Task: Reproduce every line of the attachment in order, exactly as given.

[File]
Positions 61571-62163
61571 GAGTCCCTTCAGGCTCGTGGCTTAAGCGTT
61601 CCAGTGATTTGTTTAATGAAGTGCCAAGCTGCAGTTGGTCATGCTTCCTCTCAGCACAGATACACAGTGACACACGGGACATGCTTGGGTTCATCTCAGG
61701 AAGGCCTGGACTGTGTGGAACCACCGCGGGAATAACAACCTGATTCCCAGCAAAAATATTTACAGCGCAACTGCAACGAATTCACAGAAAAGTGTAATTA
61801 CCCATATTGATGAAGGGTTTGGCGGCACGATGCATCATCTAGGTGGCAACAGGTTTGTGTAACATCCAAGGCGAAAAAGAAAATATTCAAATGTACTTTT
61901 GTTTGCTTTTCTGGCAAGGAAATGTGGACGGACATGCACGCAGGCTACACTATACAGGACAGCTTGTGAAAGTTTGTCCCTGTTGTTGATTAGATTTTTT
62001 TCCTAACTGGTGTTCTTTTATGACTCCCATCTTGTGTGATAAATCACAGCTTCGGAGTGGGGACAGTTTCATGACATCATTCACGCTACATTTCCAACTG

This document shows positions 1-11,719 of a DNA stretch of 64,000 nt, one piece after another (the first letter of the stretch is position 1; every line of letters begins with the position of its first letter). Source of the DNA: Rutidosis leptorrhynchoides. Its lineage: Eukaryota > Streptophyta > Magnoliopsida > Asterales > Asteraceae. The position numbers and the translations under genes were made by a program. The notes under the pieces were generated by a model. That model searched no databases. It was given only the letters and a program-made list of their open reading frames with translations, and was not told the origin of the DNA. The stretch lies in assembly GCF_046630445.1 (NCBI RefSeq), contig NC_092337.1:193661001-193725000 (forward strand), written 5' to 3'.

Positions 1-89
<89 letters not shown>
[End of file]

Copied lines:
Positions 61571-62163
61571 GAGTCCCTTCAGGCTCGTGGCTTAAGCGTT
61601 CCAGTGATTTGTTTAATGAAGTGCCAAGCTGCAGTTGGTCATGCTTCCTCTCAGCACAGATACACAGTGACACACGGGACATGCTTGGGTTCATCTCAGG
61701 AAGGCCTGGACTGTGTGGAACCACCGCGGGAATAACAACCTGATTCCCAGCAAAAATATTTACAGCGCAACTGCAACGAATTCACAGAAAAGTGTAATTA
61801 CCCATATTGATGAAGGGTTTGGCGGCACGATGCATCATCTAGGTGGCAACAGGTTTGTGTAACATCCAAGGCGAAAAAGAAAATATTCAAATGTACTTTT
61901 GTTTGCTTTTCTGGCAAGGAAATGTGGACGGACATGCACGCAGGCTACACTATACAGGACAGCTTGTGAAAGTTTGTCCCTGTTGTTGATTAGATTTTTT
62001 TCCTAACTGGTGTTCTTTTATGACTCCCATCTTGTGTGATAAATCACAGCTTCGGAGTGGGGACAGTTTCATGACATCATTCACGCTACATTTCCAACTG

This document shows positions 1-11,719 of a DNA stretch of 64,000 nt, one piece after another (the first letter of the stretch is position 1; every line of letters begins with the position of its first letter). Source of the DNA: Rutidosis leptorrhynchoides. Its lineage: Eukaryota > Streptophyta > Magnoliopsida > Asterales > Asteraceae. The position numbers and the translations under genes were made by a program. The notes under the pieces were generated by a model. That model searched no databases. It was given only the letters and a program-made list of their open reading frames with translations, and was not told the origin of the DNA. The stretch lies in assembly GCF_046630445.1 (NCBI RefSeq), contig NC_092337.1:193661001-193725000 (forward strand), written 5' to 3'.

Positions 1-89
<89 letters not shown>